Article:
Commit 655cbf29 by paugier

parent 3f639f57
Pipeline #77670 passed with stage
in 1 minute and 15 seconds
 %% Cell type:markdown id: tags: # Scientific Computing : integration methods %% Cell type:markdown id: tags: In this practical session we are going to study several methods to approach numerically the computation of: \begin{equation} I = \int_a^b f(x) \end{equation} This situation can happen, for exemple, in the following contexts: - One only knows the function $f$ in certain specific points. This is the case when $f$ results from a numerical simulation. - No explicit form of the primitive is known : e.g. $f(x)=e^{-x^2}$, $f(x)=\frac{e^x}{x}$ The idea here is to get an approximation $I_{app}$ of the exact value of the integral $I$ with a precision $\epsilon$: \begin{equation} | I - I_{app} | \le \epsilon \end{equation} To do so, one can replace $f$ by a function from which it is easy to compute the integral. This is can be done through a polynomial interpolation. # Left Rectangle Method The following scheme is one method to approximate the integral of a function $f$ between two finite bounds $a$ and $b$: \begin{equation} \int_a^b f(x) dx \approx (b-a) \times f(a) \label{lrm} \end{equation} It is a quadrature method of order 0, meaning that one approximates the function by a piecewise constant function (0-order polynomial function). It is called the left rectangle method (LRM). One of your task will be to illustrate why it called as such. However, polynomial interpolation gives satisfying results only on short intervals. This implies that our domain of integration must be discretized in order to achieve decent approximations (i.e. splitted into small subdomains of integration): \begin{equation} \int_a^b f(x)dx = \sum_{i=0}^{n-1} \int_{x_i}^{x_{i+1}}f(x)dx \end{equation} where $$a = x_0 < x_1 < \cdots < x_n = b$$ It is common to denote $h$ the distance between two successive discretization points: $$h_i=|x_{i+1} - x_i| << 1$$ **Question** : What becomes Eq. \ref{lrm} when applied on a such a discretized space ? \begin{equation} \int_a^b f(x)dx = \sum_{i=0}^{n-1} \int_{x_i}^{x_{i+1}}f(x)dx \approx \sum_{i=0}^{n-1} ? \end{equation} %% Cell type:markdown id: tags: **Answser**: \begin{equation} \int_a^b f(x)dx = \sum_{i=0}^{n-1} \int_{x_i}^{x_{i+1}}f(x)dx \approx \sum_{i=0}^{n-1} (x_{i+1} - x_{i})f(x_i) \end{equation} %% Cell type:markdown id: tags: Let us define the two functions that you will use in this practical session: \begin{equation} f_1(x)=exp(x) \label{f1} \end{equation} \begin{equation} f_2(x) = -x^3 + 3 x^2 -6x + 7 \label{f2} \end{equation} You will consider the integration of $f_1$ (Eq. \ref{f1}) over $[0,2]$ and $f_2$ (Eq. \ref{f2}) over $[-5,5]$. %% Cell type:markdown id: tags: **Q)** Create python function (named $f_x$) for $f_1$ and $f_2$. Plot them on the interval considered in this practice session. Compute and create functions for their respective primitives ( _named prim_fx_ ). Compute the exact value of the integrals ( _named I_fx_ ) on the intervals specified before.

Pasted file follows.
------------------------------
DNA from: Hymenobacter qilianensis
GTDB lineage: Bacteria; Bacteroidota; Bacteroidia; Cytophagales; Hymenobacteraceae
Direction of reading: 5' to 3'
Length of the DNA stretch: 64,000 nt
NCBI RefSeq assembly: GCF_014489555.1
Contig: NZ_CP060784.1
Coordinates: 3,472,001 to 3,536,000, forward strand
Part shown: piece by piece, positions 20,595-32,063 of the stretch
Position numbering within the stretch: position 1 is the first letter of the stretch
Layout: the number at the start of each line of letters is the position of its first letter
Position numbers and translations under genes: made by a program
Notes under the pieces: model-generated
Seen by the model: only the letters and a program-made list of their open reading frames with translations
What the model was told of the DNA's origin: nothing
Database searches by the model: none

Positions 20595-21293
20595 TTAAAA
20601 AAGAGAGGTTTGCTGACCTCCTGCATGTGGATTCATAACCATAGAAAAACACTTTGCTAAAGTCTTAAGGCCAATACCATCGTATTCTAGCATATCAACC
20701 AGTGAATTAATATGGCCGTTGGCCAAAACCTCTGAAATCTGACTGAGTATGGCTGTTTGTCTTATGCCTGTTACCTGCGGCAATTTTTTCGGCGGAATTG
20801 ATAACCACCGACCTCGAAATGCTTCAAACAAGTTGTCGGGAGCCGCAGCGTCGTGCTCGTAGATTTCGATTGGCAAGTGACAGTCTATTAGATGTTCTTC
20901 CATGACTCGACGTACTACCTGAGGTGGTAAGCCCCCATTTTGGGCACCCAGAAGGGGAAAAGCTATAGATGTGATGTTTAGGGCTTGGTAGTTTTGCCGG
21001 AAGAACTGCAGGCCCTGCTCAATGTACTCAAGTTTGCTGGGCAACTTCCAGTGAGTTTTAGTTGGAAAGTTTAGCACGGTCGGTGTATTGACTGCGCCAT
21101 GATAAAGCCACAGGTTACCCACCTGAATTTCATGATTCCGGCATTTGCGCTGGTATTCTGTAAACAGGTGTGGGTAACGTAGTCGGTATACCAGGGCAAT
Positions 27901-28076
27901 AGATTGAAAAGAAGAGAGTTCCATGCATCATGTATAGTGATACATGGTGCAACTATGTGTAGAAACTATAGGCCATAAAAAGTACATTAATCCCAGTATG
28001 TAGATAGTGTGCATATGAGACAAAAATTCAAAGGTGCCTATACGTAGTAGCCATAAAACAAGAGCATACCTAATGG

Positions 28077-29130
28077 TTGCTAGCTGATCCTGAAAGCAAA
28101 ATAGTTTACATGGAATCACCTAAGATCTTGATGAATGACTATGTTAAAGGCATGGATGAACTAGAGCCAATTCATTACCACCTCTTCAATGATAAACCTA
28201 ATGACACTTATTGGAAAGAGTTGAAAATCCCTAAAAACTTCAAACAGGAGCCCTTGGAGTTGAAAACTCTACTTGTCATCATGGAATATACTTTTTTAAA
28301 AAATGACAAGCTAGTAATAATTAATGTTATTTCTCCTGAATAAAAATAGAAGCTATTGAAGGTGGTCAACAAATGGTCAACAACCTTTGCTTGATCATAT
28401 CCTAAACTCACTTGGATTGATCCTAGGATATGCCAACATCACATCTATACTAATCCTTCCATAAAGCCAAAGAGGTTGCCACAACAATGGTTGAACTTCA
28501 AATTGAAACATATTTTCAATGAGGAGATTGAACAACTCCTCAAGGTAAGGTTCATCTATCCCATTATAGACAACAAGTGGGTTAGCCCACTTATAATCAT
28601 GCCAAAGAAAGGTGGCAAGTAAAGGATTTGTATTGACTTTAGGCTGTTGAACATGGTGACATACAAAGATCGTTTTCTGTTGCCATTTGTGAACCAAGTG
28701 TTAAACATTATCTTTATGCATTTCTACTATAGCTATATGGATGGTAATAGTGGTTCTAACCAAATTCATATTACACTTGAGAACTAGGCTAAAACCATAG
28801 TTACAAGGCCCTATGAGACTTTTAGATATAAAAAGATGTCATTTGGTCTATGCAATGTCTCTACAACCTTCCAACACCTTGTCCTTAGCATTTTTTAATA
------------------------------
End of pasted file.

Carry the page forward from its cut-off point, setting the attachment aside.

Tip: For the plots, have a look at the Matplotlib Website
Recall: The primitive $F$ of a function $f$ is defined as $F'(x)=f(x)$.